Want to give your child some writing practice over the holidays? Why not play the Santa “Clause” game? This activity will have your child learning about dependent and independent clauses, not to mention the punctuation that goes in the middle. By matching Christmas clauses, she’ll get a slice of learning along with her figgy pudding!
A clause is a group of words usually consisting of a subject and a predicate. A regular old sentence is a clause, but sometimes things get more complicated, because one sentence can contain more than one clause: like this one, for example. That sentence you just read contained an independent clause, a colon, and a dependent clause. An independent clause is one that can stand alone as a sentence, while a dependent clause can’t.
Semicolons (which look like ; ) link two independent clauses together. Colons (which looks like : ) link one independent clause with one dependent one. And commas? They are used when two clauses are connected by “conjunction,” such as “and,” “but, and “or.” Ready to play?
What You Do:
Step 1 Both you and you child should each come up with ten or more clauses having to do with the holidays, and make sure that you have a mix of independent and dependent clauses, and that some contain conjunctions. For example: I want one thing this Christmas: a new bike. Mom and Dad sometime sleep in on Christmas morning, but I always wake up early. Christmas is my favorite holiday; it always seems to make everyone feel happy. Each clause should be written on its own piece of paper, but don’t include the colon or semicolon on the card. With each rectangle representing a separate paper, it should look like:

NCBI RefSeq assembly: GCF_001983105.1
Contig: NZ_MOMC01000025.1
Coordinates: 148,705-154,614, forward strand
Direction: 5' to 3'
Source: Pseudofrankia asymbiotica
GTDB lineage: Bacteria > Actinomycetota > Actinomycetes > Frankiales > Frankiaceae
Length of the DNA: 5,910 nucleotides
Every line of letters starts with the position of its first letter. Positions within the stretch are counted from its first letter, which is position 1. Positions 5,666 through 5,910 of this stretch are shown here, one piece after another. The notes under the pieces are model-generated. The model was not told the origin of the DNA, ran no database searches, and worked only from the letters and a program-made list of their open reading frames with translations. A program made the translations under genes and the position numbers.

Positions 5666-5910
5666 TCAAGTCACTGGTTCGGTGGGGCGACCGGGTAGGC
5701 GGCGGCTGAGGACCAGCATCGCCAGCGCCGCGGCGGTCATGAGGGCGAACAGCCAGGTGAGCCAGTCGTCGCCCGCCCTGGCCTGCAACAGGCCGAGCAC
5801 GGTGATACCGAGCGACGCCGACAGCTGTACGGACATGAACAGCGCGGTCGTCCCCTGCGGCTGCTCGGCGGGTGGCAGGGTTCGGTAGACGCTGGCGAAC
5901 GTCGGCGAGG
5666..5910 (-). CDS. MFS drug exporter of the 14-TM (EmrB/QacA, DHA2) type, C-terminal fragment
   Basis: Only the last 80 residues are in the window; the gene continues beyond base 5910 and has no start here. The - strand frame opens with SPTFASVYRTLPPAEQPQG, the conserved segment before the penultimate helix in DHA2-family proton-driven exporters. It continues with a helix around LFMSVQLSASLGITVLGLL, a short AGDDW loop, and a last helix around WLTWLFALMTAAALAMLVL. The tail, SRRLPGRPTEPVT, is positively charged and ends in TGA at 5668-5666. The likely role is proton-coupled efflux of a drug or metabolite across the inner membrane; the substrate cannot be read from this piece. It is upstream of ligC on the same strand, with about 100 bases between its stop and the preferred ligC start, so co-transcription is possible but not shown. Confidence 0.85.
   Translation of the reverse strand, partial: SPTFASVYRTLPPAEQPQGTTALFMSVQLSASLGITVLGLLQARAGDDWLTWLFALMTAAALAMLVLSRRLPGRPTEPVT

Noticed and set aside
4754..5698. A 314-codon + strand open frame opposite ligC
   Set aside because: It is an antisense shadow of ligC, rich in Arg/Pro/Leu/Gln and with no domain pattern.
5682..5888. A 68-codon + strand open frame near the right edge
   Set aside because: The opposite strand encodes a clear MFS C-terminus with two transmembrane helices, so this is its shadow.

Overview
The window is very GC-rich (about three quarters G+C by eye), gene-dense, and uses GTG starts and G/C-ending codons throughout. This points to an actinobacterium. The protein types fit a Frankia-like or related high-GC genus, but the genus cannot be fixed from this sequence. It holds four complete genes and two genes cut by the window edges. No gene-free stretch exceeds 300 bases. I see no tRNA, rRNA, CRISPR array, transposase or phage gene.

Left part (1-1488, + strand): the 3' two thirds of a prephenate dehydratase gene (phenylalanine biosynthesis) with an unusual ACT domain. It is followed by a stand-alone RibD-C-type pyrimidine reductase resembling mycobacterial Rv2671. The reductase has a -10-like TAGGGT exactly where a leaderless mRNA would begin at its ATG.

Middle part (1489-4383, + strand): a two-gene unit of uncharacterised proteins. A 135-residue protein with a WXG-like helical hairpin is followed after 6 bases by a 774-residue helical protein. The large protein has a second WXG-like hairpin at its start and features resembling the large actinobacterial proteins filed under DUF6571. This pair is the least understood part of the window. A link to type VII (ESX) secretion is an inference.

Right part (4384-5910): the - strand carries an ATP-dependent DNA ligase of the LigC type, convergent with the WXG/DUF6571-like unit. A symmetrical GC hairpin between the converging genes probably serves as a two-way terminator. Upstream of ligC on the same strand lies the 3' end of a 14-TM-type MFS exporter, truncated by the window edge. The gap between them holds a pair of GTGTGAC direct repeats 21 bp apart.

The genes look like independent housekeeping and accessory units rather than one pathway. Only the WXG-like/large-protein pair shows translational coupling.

|I want one thing this Christmas
|| a new bike
|Mom and Dad sometime sleep in on Christmas morning
|| but I always wake up early
|Christmas is my favorite holiday
|| it always seems to make everyone feel happy
Step 2 On the six cards of a contrasting color, label two with a comma, two with a semicolon, and two with a colon. Place them in a pile, face-down, between the two players.
Step 3 Place the “clause cards” you have created face-down between the two players, and mix them up.
Step 4 Play the clause game! To play, each player takes turns turning over one of the punctuation cards. They then must match two clause cards that might use that punctuation mark. For instance, if you draw a comma card, you first turn over one clause card. You then have three chances to turn over another clause card that works with the first and with the comma to form a sentence. Sound easy? You may have “clause” to think otherwise!
Kate Smith has been a teacher since 1997. She has taught in New York and California, with experience in all subjects and grades from 1 to 12, but the heart of her expertise lies in middle school, primarily English and Journalism. She has a B.A. in English and a Master of Science in Teaching from Fordham University.